The Studio School brochure was sitting on the smoothie store counter in Roanoke, Virginia. While waiting for my order I  flipped through it and noticed, on the last page, the description of a painting class in Maine coming up in June. Boothbay Harbor and Monhegan Island.

Who knows how or why we get these counter-intuitive ideas. But it started to make perfect sense for me, a writer, to go on this trip. I'd learn to SEE better. To stop and observe carefully.

It's not a big leap to hope that by studying and drawing physical objects right in front of you, you might see less tangible things better, too. Emotion, motivation, character, heart, soul.

So, I signed up and here's my stuff, spread out on the kitchen table. The Carnet de Voyage is actually from France. The special pencils are from Germany and Austria. This old school European provenance was a happy surprise. The guy at the Southern Graphics art supply store in Roanoke suggested I get an eraser. I laughed and said, Of course, and bought two (from Malaysia). The sketch pad is from the U.S.A.!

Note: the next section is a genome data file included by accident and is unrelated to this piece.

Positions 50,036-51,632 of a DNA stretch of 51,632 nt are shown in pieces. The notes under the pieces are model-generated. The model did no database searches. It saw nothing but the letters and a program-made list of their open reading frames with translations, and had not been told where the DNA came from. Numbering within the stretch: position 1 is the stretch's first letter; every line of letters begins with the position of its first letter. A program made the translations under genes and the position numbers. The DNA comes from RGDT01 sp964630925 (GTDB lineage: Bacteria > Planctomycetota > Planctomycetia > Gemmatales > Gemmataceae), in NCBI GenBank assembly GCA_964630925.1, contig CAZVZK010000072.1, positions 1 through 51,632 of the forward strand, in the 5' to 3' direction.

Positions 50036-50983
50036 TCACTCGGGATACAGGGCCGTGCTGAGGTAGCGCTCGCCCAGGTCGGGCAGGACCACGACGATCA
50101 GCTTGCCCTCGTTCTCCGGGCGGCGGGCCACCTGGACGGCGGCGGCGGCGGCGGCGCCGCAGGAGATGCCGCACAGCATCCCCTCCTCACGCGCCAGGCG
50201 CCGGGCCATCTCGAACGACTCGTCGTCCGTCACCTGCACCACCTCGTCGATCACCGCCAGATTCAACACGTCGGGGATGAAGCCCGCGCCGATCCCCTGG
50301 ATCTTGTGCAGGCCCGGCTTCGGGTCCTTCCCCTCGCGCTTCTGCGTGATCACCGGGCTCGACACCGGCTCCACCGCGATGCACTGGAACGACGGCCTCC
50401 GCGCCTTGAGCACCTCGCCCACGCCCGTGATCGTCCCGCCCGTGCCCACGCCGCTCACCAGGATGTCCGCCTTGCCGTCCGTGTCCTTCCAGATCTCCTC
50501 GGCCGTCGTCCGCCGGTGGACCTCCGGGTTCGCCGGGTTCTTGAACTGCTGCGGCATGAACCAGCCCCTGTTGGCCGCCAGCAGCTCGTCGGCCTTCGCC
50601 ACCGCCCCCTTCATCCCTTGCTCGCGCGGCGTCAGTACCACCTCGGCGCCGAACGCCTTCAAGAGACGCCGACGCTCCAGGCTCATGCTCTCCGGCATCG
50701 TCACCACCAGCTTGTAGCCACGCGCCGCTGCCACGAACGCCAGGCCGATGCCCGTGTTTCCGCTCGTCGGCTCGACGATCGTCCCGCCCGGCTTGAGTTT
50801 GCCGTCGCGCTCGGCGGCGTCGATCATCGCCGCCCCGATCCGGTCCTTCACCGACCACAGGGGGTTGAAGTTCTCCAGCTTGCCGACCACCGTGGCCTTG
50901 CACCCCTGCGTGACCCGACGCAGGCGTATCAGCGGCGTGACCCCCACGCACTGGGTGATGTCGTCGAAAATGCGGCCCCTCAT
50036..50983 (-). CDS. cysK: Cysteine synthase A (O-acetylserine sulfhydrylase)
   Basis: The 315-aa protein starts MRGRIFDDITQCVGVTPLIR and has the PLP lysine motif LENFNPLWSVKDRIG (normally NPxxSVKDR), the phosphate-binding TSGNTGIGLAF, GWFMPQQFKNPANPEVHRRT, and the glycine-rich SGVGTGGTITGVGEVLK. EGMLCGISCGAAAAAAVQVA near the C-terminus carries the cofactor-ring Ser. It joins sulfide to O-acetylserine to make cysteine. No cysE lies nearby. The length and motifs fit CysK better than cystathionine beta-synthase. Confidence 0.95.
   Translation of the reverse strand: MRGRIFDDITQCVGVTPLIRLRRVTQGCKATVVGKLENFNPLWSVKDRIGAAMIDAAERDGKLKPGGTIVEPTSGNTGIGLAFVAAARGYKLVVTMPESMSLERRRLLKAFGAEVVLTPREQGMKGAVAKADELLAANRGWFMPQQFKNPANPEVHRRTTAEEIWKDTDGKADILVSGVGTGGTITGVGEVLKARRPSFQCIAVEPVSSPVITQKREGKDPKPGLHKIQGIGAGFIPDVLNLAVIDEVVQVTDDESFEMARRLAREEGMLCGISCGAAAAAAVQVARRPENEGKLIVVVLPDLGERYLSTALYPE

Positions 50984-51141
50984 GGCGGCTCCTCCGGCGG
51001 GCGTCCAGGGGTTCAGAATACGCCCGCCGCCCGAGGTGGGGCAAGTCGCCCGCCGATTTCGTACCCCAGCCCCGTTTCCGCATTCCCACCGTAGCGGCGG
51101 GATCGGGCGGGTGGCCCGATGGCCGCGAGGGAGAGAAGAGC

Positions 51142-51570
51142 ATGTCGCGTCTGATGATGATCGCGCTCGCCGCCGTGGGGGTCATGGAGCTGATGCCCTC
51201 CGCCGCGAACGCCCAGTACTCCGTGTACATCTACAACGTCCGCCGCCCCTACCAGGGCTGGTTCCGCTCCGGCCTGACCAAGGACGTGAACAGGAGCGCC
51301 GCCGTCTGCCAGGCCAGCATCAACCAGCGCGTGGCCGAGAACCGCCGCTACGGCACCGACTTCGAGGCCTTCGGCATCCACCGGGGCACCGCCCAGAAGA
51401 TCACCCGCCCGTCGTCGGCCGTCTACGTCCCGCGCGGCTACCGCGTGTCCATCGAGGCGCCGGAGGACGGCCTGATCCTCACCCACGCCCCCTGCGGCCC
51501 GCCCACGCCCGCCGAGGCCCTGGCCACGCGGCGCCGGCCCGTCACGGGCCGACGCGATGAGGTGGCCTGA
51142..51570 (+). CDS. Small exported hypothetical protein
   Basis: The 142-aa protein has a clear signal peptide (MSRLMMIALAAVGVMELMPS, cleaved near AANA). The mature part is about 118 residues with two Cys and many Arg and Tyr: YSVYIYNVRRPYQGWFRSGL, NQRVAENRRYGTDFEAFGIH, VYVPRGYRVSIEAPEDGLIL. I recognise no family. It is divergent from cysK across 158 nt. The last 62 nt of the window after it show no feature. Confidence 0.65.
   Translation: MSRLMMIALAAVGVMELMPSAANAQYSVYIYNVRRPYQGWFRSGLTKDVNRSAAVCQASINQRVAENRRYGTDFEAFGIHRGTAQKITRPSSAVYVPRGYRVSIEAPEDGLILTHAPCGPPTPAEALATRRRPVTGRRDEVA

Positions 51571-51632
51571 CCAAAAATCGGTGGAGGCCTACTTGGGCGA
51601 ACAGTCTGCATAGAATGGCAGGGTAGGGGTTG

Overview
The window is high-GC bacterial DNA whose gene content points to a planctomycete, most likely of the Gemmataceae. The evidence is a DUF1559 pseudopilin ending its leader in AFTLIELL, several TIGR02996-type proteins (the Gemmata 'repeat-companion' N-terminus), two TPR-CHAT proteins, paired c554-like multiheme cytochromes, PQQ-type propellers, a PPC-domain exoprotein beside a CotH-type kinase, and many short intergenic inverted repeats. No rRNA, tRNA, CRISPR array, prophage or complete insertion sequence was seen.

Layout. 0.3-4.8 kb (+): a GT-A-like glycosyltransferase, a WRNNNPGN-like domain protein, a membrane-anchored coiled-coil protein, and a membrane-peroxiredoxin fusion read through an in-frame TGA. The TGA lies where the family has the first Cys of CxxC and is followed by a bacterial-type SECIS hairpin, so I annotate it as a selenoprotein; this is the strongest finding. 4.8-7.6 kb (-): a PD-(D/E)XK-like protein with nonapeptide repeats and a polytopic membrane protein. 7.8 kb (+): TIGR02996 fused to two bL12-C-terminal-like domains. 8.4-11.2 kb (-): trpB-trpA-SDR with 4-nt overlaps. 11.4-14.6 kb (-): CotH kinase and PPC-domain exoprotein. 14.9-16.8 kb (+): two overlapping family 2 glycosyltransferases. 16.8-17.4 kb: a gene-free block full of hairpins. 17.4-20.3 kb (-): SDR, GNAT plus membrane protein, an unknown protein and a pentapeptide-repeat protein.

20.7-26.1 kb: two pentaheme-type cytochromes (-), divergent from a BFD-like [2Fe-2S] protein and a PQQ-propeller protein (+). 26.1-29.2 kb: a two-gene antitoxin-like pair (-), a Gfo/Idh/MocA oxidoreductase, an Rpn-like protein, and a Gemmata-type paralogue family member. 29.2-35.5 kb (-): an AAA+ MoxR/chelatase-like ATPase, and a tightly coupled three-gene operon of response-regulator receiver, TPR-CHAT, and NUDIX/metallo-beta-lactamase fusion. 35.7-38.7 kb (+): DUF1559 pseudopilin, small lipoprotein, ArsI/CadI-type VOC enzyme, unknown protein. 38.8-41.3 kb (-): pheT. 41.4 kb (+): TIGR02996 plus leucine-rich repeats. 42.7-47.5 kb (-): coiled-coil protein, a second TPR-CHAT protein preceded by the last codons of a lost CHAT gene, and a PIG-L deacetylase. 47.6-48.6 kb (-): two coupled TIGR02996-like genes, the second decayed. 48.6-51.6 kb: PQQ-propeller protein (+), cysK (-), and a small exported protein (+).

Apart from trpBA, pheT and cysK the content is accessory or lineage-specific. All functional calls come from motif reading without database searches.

Flipping through The Art of Monhegan Island by Carl Little, with a foreword by Jamie Wyeth (he lives near there), you realize -- or, at least, I realized -- that American artists have been visiting this tiny island (1.75 miles long; .75 of a mile wide) for 150 years. Harry Fenn, Rockwell Kent, George Bellows, Robert Henri, Edward Hopper -- and that's just the names I recognize. Rachel Carson writes about Monhegan in The Edge of the Sea. It's a sacred place.

A friend lent me his much-loved copy to take along of Arundel: A Chronicle of The Province of Maine And of The Secret Expedition Against Quebec by Kenneth Roberts (1929). It's a tome, but I'm already deep into its spellbinding 1775 time travel, following a pre-traitor Benedict Arnold across the Maine mountains to Quebec. Yum.

Maglite flashlight, sun hat, packing list. I'm ready. More in a week...

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